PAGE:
Swimming off Montauk

Area: Montauk


Feb 10, 2019
I know this is not a fishing report, but when I tried to post it in the Kayak Forum, it required "questions" and "comments," I have neither. This is a simply a cautionary tale.

Last night I did most things right. Those things made a big difference. But I went against my gut. That was wrong. There were signs. I ignored them. I rationalized. I paid the price.

Thursday night I’d been off Montauk Point fishing through what was technically a “small craft warning.” Though the wave height was less than two feet, because the winds had been predicted to exceed 25knots, the warning was issued. The new camera that’s been monitoring the progress of work at the Montauk Lighthouse afforded me a preview of what would await me after 75 minutes of driving; no whitecaps, no big waves. It was fishable. Days earlier I’d caught the first sizeable bass of the season in those same waters, a fat 42 incher. The Striper Cup (Kayak Division) realistically requires 10 fish over 40 inches to be competitive, and I had one in the books. I wanted #2. It got a little lumpy, maybe 3 feet or so, and I had to take a wave over the back coming in. I had to “surf” a little, but I landed safely. I had fished but caught nothing but bluefish. I still had that feeling though. There were big bass there. I just had to keep trying.

Friday night. A new night. The small craft warning didn’t go into effect until 4am. I’d be off the water by 11:00, and once again, a preview through the camera atop the lighthouse gave no indication of a surf that was any bigger than the night before. I drove the 75 minutes, mentally planning what I would do when I was out there. Visualizing success.

I wanted to get out a little early, and I did. Consequently, the tide was lower and the waves were naturally breaking a little more than when the water’s above the rocks. That was my thinking: It’s not any rougher than last night, It just seems that way. This was my first rationalization.

I continued to set up, and as I’ve come to do, I instinctually listened to the water as I worked. I lowered the kayak, checked my wiring hook-ups, and continued to listen. When bigger waves come in, it’s noticeable. If they’re the result of a big boat, they can come in a series. Often there is a “rhythm” of sorts to the waves and their sizes. Patterns emerge. The odd ones stand out. Maybe two big waves followed by three small ones, maybe a different wave pattern, but it’s there if you listen for it. Trying to land from an ocean surf is one of those situations where you want to try to figure out that rhythm. In the past, on foggy nights, it’s all I had to go on because I had no visual reference, just the GPS and my ears.

I began to accept that the launch and landing were going to be a challenge. I checked the NWS again for an update and the small craft warning had been pushed into Sunday. This will be my only chance to fish this weekend. I need to put in the work if I’m going to get the 40 inchers. That was my second rationalization. I convinced myself that I’d be missing something by not going. I’d gotten pretty good at landing, even in big surf. I got this.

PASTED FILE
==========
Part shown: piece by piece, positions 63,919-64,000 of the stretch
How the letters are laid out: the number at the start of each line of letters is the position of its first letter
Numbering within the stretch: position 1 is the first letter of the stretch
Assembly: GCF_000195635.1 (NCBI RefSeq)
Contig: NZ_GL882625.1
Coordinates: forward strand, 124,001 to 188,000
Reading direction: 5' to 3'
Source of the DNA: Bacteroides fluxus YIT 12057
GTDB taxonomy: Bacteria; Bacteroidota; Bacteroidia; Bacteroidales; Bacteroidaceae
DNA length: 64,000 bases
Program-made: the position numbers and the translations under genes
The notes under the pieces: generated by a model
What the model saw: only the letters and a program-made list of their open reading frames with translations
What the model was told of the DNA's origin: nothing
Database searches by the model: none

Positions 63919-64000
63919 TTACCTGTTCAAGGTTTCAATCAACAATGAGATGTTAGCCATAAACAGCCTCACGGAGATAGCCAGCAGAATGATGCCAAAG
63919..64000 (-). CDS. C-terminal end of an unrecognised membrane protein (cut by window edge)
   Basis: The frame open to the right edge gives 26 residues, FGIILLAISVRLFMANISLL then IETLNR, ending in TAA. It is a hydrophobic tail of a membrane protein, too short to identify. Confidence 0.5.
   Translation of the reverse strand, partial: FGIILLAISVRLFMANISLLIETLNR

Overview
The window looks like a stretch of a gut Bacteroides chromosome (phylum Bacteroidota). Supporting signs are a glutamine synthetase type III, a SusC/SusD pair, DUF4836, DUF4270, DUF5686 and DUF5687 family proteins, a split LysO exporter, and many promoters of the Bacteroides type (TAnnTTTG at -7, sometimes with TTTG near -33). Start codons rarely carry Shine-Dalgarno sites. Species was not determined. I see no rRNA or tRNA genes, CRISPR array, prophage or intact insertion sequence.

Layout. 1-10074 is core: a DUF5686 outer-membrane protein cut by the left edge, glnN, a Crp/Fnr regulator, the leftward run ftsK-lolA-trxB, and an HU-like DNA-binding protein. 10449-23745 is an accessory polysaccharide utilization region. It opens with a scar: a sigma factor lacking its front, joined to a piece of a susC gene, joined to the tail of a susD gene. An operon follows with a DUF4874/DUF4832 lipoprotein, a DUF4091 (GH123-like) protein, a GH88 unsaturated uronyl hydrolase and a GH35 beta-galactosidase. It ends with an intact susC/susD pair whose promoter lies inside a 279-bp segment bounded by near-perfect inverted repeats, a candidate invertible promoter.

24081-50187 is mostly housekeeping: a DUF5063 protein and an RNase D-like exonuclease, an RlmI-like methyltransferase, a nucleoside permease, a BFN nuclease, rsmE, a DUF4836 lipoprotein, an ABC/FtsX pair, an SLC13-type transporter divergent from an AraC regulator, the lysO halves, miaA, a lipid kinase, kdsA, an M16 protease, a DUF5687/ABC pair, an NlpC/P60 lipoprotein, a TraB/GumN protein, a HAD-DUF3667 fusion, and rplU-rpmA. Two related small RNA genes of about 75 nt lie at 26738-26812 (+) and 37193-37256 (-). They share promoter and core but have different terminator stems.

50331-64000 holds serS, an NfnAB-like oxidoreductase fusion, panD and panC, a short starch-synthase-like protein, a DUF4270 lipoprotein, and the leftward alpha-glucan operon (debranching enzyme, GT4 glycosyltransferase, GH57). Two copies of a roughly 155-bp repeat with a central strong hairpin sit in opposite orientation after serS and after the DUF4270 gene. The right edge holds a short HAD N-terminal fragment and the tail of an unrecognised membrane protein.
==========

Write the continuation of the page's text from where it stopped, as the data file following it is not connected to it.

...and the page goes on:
Then the tone changed from merely apprehensive to ominous. For many years, I’ve carried with me a good luck charm in the form of a Moon Pie. I lost a dear friend to cancer years back. I would catch her bass and she would give me Moon Pies to take along as a snack. My kayak fishing set-up ritual involves tucking a Moon Pie in my cup holder before every trip. I truly believe that Linda is with me every time I’m on the water, looking out for me. Tonight, the Moon Pie was gone. My good luck charm had washed out during the previous night’s wet landing. That left me with a very unsettled feeling. Was I going to launch without Linda? Maybe this is Linda telling me that I don’t need her help anymore… that I should move on. I caught fish before I knew Linda. I should have listened to my gut. The third, and biggest, rationalization.

The launch gave me a pretty good indication of what I’d be in for when I needed to land. There were some 3 and 4-foot swells rolling in, and they were breaking pretty far from the beach. I simply resigned myself to staying focused on the task at hand and not psyching myself out too much about getting back in. It’s always a lot harder to land than to launch, especially at night, but the more you do it the better you’ll get.
After about two hours, I could begin to sense the changing of the tide. The wind had laid down, but the swells were building. Time to go. I headed back to the launch and I could see that the tide had risen considerably, as it had the previous night, and the rocks that I use as markers when I’m landing were now covered. I had a clear sight line to my truck, though, which was parked on the beach. I have a bright LED on the bow that reflected off my truck from about 100 yards away. Visibility in front of me was not going to be a problem. I also turned on my underwater LEDs, which shine down below the kayak, allowing me to see the rocks below the surface. As for the rhythm of the waves, I paused about 75 yards off to listen. What I heard was not good.